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Archive for the ‘Orcutt care home’ Category

March brings with it blossoms, shamrocks, and all things Irish, and we’ve been itching to get started on these craft and art projects! My excitement over our projects for March got me thinking. Why is art so important? Why do people of all ages enjoy pariticipating in artistic activities? This blog post then begins a three part series on art and artistic expression for seniors with memory loss or Alzheimer’s Disease. While I am by no means an artist or expert on the subject, that is exactly the point. ANYONE…even individuals with significant cognitive decline, can find pathways for expression through art.

Blossoming Tree Project for March

Blossoming Tree Project for March: This picture was made by applying dots of paint by a Q-tip to a pre-printed picture of an empty tree. The use of pink in this picture gives the impression of a cherry tree!

Why Make Art a Priority?

At the Magnolia and Primrose care home, we believe that art and activities are at least as important as medications. Why is that?

  • Art provides other avenues for self-expression which is a huge bonus for individuals with diminishing language capabilities. It uses parts of the brain that are often easier to tap into than language skills and which degenerate slower than other parts of the brain.
  •  Additionally, art therapy can prove calming for some individuals during episodes of agitation. Similar effects are seen with music, animals, and even just viewing art!
  • Art is also useful in building relationships. Caregivers and elders can work together on projects which in turn strengthens their bond together. It can also be used to provide intergenerational interactions between elders and children. Finally, group art projects can build a sense of community in care homes and assisted living facilities. For example, last month each resident was giving a square piece of cardstock with a simple heart outline on it. Each resident was given the opportunity to fill in their hearts with magazine clippings, drawings, or coloring. At the end, all the hearts were combined with pieces of valentine cardstock to create a quilt like effect. The residents were very proud of the beautiful “quilt” they created together!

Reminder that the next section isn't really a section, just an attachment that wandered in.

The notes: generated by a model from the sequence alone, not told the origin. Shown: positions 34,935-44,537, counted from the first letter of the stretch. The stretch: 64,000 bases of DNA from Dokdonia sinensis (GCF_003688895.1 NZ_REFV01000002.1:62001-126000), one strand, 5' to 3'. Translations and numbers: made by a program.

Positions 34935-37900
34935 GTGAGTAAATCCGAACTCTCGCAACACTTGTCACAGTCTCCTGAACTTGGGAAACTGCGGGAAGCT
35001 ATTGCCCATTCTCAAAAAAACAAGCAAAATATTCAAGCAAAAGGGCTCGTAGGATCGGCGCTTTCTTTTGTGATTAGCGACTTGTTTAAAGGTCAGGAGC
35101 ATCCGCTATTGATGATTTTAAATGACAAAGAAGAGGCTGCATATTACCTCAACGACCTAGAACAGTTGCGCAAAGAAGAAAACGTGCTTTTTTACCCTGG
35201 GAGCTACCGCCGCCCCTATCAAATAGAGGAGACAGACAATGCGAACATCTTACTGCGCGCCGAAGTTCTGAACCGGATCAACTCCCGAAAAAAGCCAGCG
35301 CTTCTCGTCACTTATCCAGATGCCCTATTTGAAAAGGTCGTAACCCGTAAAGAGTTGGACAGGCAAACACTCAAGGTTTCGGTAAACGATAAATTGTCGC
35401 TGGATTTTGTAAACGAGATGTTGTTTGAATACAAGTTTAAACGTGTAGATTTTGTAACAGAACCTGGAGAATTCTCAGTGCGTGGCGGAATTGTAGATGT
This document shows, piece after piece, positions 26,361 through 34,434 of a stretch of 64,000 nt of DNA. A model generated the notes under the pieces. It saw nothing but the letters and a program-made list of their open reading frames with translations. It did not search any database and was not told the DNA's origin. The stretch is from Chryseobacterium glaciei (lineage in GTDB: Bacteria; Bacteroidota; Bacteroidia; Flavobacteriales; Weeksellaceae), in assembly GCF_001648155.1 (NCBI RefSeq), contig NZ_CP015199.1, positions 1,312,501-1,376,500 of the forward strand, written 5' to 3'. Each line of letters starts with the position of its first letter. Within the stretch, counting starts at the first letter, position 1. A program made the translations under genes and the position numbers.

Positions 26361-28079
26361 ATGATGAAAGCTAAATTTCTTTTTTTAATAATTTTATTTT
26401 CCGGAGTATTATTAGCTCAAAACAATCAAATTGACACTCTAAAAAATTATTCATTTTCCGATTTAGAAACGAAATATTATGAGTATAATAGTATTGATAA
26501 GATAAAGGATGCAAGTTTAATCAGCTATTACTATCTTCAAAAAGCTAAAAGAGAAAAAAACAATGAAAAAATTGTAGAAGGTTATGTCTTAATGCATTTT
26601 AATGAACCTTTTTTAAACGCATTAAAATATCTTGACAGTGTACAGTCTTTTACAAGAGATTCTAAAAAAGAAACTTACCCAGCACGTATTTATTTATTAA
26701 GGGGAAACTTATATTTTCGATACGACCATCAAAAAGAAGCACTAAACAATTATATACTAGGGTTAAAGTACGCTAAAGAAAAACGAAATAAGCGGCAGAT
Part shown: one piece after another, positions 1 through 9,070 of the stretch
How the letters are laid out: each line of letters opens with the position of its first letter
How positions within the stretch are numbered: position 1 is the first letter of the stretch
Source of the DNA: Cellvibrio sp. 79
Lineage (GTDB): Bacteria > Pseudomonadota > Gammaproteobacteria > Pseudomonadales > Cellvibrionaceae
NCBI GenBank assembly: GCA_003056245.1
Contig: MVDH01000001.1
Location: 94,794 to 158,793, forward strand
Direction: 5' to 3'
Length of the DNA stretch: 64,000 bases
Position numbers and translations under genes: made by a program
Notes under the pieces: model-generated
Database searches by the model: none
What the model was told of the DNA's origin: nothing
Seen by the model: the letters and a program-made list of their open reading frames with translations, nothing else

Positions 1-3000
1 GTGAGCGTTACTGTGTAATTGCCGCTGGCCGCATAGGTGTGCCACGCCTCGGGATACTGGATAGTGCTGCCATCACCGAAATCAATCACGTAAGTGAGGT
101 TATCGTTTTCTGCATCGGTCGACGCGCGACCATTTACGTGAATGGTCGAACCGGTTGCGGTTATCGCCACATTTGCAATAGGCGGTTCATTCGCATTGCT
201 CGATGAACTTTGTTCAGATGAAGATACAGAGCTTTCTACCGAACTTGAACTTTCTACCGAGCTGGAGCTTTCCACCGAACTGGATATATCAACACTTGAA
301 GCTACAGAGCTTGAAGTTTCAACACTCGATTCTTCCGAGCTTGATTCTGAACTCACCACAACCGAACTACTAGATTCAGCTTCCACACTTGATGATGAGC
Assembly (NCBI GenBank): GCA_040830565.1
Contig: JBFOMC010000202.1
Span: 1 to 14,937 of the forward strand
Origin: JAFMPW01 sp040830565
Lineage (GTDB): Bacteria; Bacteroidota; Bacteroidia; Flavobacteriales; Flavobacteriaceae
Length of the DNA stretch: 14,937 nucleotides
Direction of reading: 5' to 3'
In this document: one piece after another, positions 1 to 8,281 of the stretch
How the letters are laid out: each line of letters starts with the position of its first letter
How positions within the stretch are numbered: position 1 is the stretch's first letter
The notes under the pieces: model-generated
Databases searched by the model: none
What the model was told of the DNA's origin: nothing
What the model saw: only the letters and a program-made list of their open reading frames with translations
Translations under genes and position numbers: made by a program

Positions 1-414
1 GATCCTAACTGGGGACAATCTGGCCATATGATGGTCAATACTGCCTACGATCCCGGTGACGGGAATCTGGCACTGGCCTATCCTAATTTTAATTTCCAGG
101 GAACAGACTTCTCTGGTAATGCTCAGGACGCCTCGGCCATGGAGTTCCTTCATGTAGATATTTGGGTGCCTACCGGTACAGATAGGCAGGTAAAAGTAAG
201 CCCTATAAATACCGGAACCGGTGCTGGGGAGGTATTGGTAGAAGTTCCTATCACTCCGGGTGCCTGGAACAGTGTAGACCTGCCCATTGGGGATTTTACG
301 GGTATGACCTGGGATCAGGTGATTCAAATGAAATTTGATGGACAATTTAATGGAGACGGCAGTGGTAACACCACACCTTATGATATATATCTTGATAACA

To learn more about the intersection between art therapy and neuropsychology, check out this fascinating article about how art therapy can be used and what it does.

Finally, I came across this video from the International Art Therapy Organization in my search for more information about art therapy. It is a fascinating and deeply moving story of a man who started painting for the first time after his Alzheimer’s diagnosis. Check out their page on neurodegenerative disorders for more information.

http://www.youtube.com/watch?v=I_Te-s6M4qc&feature=player_embedded

Blog Posts Coming soon…..

  • 2 of 3: Reaching the InnerArtist: Tips for creating art with those with memory loss
  • 3 of 3: Ideas and Resources for Artistic Expression: Where can you find easy but meaningful projects?
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One of the things we are passionate about at the Magnolia and Primrose care homes is caring for elders on a holistic level and addressing spiritual and emotional needs beyond just physical and social needs.

One of the ways we do this is through integrating animals and visits from children in the care home. Most people respond to animals with very positive emotions. Our residents’ faces light up and they love stroking the soft fur of cats and dogs. It is not just our residents who enjoy animals, there is research to suggest that animal therapy provides tangible benefits to elders and elders with dementia in particular. According to this review, studies show that the presence of animals reduces aggression and agitation and promotes social interaction. There is even some evidence to suggest that animals can encourage better eating at meal times. Other possible benefits of animal therapy include increased exercise and mobility (ex. throwing a ball, grooming, short walks) and of course, pleasure.

Because of the obvious benefits of animal interactions, we have tried to integrate animals of all kinds into our care homes. Currently at Magnolia we have a pair of parakeets that keep the air lively with bird chatter. Next door at Primrose, three zebra finches flit about  in their habitat and their soft tweets add a pleasant ambiance. Outside our garden frequently welcomes wild birds and butterflies. The owner’s dog, Roxy, also loves to come visit the residents and warm their laps.